With the advent of the new year, the state is rolling out a new $10 million tax credit program for farmers across the state.Eligible farmers can get up to a $150,000 tax credit on approved projects, but it is on a first-come, first-served basis with the application period opening Wednesday Jan. 2, 2008.
The program, Resource Enhancement and Protection Program, REAP, promotes the use of best management practices on farms that have a conservation plan or are planning to get a conservation plan.
While many farms may not generate enough income and consequently owe taxes for the tax credit to be valuable, the credits can be sold. A farmer can also get a sponsor who fills out the application with the farmer. If the project is approved, the sponsor provides the money for the project and gets the tax benefit.
Michael McCann, the owner of MVM Associates Inc., a tax credit broker in Ambler, said the majority of farmers will probably use the tax credit or a portion of the tax credit to offset their own taxes. The credit must be held for one year before it can be used. If a farmer has a tax credit of $50,000 and uses $10,000 to offset their taxes, they can sell the remaining $40,000.
McCann said his firm will guarantee 90 cents on the dollar for farmers selling tax credits.
His company is also in touch with sponsors who will underwrite projects with farmers. But he said, the payment is less than 90 cents on the dollar.
The broker said that since the
State Conservation Commission released the details of the program in the beginning of December, he has gotten dozens of calls from farmers and from farm equipment dealers.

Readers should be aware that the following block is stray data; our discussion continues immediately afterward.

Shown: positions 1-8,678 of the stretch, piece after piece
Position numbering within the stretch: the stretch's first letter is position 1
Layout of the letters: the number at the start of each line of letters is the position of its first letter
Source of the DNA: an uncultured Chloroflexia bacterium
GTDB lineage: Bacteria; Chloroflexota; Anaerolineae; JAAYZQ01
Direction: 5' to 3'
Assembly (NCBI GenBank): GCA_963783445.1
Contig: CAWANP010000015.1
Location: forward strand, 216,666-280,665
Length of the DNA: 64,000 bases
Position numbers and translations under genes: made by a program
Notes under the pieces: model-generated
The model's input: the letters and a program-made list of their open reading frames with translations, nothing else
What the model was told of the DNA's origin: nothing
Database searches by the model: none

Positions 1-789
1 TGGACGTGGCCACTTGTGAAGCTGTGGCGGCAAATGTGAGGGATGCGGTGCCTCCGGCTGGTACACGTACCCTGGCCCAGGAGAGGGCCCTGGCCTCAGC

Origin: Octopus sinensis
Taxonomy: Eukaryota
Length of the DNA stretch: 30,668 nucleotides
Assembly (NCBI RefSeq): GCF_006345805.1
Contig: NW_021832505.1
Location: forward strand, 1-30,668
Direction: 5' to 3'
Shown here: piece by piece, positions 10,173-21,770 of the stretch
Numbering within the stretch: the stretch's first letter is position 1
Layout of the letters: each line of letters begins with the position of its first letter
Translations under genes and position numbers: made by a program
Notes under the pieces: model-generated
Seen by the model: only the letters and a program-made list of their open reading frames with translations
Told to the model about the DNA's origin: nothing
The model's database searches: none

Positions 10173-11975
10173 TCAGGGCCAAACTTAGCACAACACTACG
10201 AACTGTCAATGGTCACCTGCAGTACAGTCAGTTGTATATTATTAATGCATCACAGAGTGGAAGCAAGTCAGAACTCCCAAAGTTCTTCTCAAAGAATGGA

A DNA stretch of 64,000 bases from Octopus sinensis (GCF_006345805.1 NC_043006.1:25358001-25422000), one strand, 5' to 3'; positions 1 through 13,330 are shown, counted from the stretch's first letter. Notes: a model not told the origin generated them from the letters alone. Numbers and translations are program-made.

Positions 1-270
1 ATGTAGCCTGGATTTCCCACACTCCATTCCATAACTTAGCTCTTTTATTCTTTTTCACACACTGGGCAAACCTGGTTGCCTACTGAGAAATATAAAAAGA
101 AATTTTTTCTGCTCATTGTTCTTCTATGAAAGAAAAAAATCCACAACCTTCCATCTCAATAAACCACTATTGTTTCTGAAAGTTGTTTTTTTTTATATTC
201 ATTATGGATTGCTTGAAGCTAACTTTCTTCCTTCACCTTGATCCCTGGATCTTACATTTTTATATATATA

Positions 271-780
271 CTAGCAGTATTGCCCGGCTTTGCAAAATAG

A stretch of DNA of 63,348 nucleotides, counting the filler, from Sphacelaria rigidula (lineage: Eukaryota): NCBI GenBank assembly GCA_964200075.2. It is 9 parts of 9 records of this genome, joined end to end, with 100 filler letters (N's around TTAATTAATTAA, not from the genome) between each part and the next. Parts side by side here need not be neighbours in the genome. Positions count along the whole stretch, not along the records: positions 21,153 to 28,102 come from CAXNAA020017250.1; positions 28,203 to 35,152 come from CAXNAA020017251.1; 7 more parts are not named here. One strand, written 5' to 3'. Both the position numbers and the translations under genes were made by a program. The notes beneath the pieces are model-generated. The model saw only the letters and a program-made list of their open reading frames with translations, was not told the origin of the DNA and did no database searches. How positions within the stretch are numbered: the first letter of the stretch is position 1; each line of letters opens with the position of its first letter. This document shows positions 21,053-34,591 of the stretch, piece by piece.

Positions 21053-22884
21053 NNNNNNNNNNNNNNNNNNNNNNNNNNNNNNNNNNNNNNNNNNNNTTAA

He predicted the REAP program would boost sales of no-till planters, which is one project covered under REAP. With no-till, the farmer plants crops directly into existing crop residue or cover crop without using tillage. Fields tilled by traditional means can lead to soil erosion and excessive sediment being deposited in waterways.
To be eligible for the program, a farmer must have a current conservation plan, an agricultural erosion and sedimentation control plan and a nutrient management plan if required. But the cost of developing and implementing these plans may be included to qualify for the tax credit.
More than half the farmers in Chester County have a conservation plan, said Chotty Sprenkle, a watershed coordinator with the Chester County Conservation District, in an interview Friday.
State law requires that farmers have conservation plans. While not all farmers have a formal conservation plan, farmers could be utilizing conservation techniques.
Farmers with conservation plans work with conservation district personnel to determine what best management practices should be implemented on their farm. Some of the practices are planting cover crops, contour farming, which is planting crops that follow the natural contours of the land, fencing streams from livestock, planting riparian or stream-side buffers with shrubs and trees to minimize soil erosion. For more information go to www.agriculture.state.pa.us/REAP.